Tuesday, July 14, 2020

Water, water everywhere, but still the need to conserve

Colleen rows the boat on Long Lake by Alexandra RoalsvigWhile recent rains have helped some parts of the Adirondacks, other parts are stuck in a dry spell that began with the mild winter.

On Tuesday, the Town of Long Lake told residents to stop washing their cars and watering their lawns to conserve water.

Long Lake’s water superintendent, Keith Austin, said a dry spell left the town unable to keep up with current demand. The system serves about 800 full-time residents and a seasonal population of 2,000 people in a typical year.

Water use remains at or below normal because of the pandemic, but the dry weather means people are turning to sprinklers to keep their lawns and gardens green.

The town has several sources of water, including four groundwater wells and a reservoir, but one small groundwater well is down for maintenance and the others have been hammered.

“We’ve got let them rest, we can’t just hit them seven days straight, 24/7,” he said.

If wells pump up more water than comes back into the ground, water levels drop below the reach of the pumps.

Austin is now turning to water from the reservoir just outside of town, which he said he’ll keep an eye on too. That’s for good reason, because Long Lake itself, which is fed by some of the same tributaries, looks as low as it does in mid-August.

On top of that, forecasters expect ongoing hot weather ahead.

There are a variety of restrictions in place for Long Lake customers. For instance, people shouldn’t fill swimming pools or pressure wash and should wait until the evening to water their gardens, when water won’t immediately evaporate in the midday sun.

The town has taken similar measures in the past.

The restrictions don’t apply to people who get water from the Raquette Lake system, which is separate, or have their own private well or line into a lake or pond.

Tracking toxic algae blooms 

The confusion over so-called harmful algal blooms begins almost immediately.

Harmful “algal” blooms aren’t algae, they are cyanobacteria that have long been mistaken for and called algae.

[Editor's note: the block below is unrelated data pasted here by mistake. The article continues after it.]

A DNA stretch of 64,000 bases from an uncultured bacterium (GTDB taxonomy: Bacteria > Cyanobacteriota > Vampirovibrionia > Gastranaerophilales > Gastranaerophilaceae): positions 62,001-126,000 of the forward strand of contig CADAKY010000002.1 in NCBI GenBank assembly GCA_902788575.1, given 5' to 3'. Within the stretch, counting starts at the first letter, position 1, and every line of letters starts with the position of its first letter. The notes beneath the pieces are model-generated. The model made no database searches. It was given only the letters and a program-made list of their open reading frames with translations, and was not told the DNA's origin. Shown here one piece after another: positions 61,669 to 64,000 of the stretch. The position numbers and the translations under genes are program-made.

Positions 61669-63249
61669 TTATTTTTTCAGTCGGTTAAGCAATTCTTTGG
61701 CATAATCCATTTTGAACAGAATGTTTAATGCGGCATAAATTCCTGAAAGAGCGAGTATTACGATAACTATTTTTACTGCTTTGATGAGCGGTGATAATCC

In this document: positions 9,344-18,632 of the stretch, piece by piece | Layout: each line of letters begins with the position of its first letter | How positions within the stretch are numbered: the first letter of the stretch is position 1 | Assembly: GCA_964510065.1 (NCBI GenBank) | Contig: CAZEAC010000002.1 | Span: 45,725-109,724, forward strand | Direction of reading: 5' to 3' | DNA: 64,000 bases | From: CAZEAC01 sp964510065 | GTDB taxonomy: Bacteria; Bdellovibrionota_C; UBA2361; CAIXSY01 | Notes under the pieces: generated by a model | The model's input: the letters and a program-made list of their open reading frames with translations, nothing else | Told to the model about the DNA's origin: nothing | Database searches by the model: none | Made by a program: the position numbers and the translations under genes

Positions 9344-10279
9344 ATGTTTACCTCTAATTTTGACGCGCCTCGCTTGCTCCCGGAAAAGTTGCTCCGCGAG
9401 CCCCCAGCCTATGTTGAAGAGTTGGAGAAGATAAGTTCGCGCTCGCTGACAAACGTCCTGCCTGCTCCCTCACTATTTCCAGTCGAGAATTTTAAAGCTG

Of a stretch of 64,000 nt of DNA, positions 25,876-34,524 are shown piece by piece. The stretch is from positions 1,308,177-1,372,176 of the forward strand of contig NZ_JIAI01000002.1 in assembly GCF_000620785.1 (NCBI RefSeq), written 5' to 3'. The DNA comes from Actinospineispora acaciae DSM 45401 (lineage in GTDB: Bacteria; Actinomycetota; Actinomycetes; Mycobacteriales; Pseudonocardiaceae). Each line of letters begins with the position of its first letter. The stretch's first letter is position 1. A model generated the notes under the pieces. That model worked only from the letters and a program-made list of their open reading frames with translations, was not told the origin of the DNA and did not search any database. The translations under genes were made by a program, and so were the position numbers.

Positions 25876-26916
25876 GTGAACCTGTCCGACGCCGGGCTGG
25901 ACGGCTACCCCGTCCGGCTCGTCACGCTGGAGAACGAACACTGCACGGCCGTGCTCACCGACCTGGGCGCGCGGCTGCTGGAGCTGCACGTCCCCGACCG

Even scientists who study cyanobacteria can’t tell how harmful a bloom is until they can take water to a lab to test.

There are some signs of what to avoid getting near — water covered in what looks like spilled paint, for instance, is one telltale sign of possible toxins. The toxins themselves are still being studied, but some for sure cause liver damage.

Researchers are still trying to create an early warning system. In the meantime, the system to monitor bacteria blooms is cumbersome and multi-jurisdictional.

For most New Yorkers, the best way to look for and report a bloom is through the New York State Department of Environmental Conservation.

Right now, there are several dozen suspected or confirmed blooms in New York, none of them inside the Adirondack Park’s boundary.

In the past, there have been a handful of cases each year. Eagle Pond in Franklin County has been a particular problem. There’s been confirmed cases of harmful bacterial blooms in each of the past four years, according to the state’s archives of past reports.

In 2018, according to detailed data for the pond, lab results found water there was definitely unsafe for drinking and, at one point, even unsafe for swimming.

A lot of blooms go untested and most official guidance is for people to simply avoid areas with visible blooms.

Bacteria are pretty simple beings: “They just want to eat and grow and be warm,” Natalie Flores, a University of Vermont researcher studying the dangers of cyanobacteria, told me last year for a story on Lake Champlain.

Champlain, which straddles the New York-Vermont line, has a separate reporting and monitoring system run by Vermont.

Photo by by Alexandra Roalsvig/Almanack archive

This piece originally ran in Ry’s weekly Water Line newsletter. Click here to sign up.

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Ry is a reporter who covered water-quality issues for the Explorer.

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